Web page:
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Science "Ambassadors" in Maryland Elementary Schools

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An interesting attempt to bring more specialization, and presumably more expertise, to science teaching is occurring in suburban Washington. The schools in Montgomery County, Md., with support from the Howard Hughes Medical Institute, are seeking to put a "highly trained" science teacher in each of the system's 130 elementary schools. The idea is to place a "go-to" person in each elementary school as an "ambassador" to other teachers on science. In most elementary schools today, teachers are generalists, covering all subjects, and they may have scant knowledge of science.

I'm not sure if all students in a school would be routed through these ambassadors for their science lessons, or if these specialists would simply help their elementary school peers teach science on their own. I've written about schools' interest in creating elementary math specialists, or content experts in that subject, who can give students a solid foundation in math. The Montgomery County program, called the Elementary Science Leadership Program, seems to have a similar intent.

This effort is an outgrowth of a Hughes-supported effort in the 1980s to strengthen the science curriculum in Montgomery County's elementary schools, which placed a greater emphasis on hands-on experiments and the scientific process. Participating teachers in the new effort are given training and money to pay for class equipment, according to the institute.

One barrier to using subject-matter specialists in elementary schools, at least as it's been explained to me, is cost. If a school is forced to keep its current stable of generalists, and then add a specialist, that's an extra financial burden for the district, especially when you're talking about paying for those specialists across an entire system. If you're in a school district that has experimented with specialists in math or science, perhaps you're a part of an alternative approach that keeps costs low. If so, I'd love to hear about it.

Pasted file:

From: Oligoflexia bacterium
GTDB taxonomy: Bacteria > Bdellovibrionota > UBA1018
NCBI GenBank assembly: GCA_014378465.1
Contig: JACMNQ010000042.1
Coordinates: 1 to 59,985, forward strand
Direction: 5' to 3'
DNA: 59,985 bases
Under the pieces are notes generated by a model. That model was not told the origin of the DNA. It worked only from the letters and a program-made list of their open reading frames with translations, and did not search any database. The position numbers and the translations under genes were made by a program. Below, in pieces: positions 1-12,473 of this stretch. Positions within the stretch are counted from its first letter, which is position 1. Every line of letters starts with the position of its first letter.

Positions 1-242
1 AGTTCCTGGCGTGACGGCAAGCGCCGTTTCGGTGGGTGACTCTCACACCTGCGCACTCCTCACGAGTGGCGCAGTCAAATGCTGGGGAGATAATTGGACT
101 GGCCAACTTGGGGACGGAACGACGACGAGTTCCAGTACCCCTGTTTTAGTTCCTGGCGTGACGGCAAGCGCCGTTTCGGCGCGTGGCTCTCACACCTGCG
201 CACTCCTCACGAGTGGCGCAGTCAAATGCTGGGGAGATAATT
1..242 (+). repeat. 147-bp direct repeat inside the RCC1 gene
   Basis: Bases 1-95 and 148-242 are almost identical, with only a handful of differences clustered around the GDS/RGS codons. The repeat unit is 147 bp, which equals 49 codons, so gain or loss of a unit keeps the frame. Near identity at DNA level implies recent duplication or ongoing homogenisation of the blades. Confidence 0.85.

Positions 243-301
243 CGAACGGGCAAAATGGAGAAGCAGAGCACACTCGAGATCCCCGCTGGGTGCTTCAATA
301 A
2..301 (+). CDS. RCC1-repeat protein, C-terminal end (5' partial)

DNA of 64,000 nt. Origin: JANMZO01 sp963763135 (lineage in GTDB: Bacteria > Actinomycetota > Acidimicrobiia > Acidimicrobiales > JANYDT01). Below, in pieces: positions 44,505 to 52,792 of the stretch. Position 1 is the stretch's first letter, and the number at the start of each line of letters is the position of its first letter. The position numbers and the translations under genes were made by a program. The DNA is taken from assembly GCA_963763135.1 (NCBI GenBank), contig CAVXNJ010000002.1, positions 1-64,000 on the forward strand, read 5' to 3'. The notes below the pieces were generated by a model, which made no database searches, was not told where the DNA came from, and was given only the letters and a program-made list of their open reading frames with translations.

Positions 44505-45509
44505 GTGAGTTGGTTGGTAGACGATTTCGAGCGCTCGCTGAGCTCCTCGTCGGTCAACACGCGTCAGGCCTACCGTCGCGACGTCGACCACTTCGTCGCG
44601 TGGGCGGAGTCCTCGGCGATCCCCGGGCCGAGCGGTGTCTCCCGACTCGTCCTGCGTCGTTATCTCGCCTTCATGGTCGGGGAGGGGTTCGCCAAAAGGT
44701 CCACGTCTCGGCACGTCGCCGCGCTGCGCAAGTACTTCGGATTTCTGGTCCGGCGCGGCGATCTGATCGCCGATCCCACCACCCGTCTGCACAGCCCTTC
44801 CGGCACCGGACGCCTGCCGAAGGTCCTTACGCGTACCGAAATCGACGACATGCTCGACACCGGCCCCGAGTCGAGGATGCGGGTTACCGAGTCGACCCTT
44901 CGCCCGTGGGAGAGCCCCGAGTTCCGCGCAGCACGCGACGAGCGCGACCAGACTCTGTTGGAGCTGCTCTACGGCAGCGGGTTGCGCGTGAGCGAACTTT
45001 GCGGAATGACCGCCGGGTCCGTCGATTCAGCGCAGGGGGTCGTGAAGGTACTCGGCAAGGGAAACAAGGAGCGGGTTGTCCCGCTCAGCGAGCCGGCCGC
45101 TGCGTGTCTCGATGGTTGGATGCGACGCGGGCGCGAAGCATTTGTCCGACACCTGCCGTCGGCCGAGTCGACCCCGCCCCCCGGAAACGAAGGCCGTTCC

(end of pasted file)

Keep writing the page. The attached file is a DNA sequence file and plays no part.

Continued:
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Another negative of hiring the "expert on the spot" if they are to work with staff on a coaching level of any sort... is that the relationship is never equal in that area.

I am nowhere near saying that we have it nailed down, but our district took a really different approach to K-12 professional development. Not only do we have content-expert "curriculum coordinators" for each area... we employ generalist "instructional coaches" in each building K through 12.

The idea here is that the coach is allowed to focus on core pedagogy within the classroom. In secondary schools... these coaches can help content teachers isolate instructional goals aside from content. Hiring one coach per building in a secondary school doesn't work if the coach is to be a content-focused coach. Content is so rich and diverse at this level that virtually no one has that level of training. (Bring back Aristotle?)

A generalist coach coming from a communication arts background might be a really super pair of eyes in an Algebra class because they will likely see the learning environment (and especially the content) more closely to the way students see it.

There are difficulties with our approach as well. We still face the negatives associated with being a targeted "expert" in some area in schools... in this case: instruction. Overall, these are examples of schools bringing in rich resources for teachers in an increasingly busy and changing world. While the approaches are completely different, they both seek to provide job-embedded professional development.

I wish I would have had a coach during my first five years as a teacher. As a teacher of 18 years, I still love the interaction with someone who can consult with your in the classroom.

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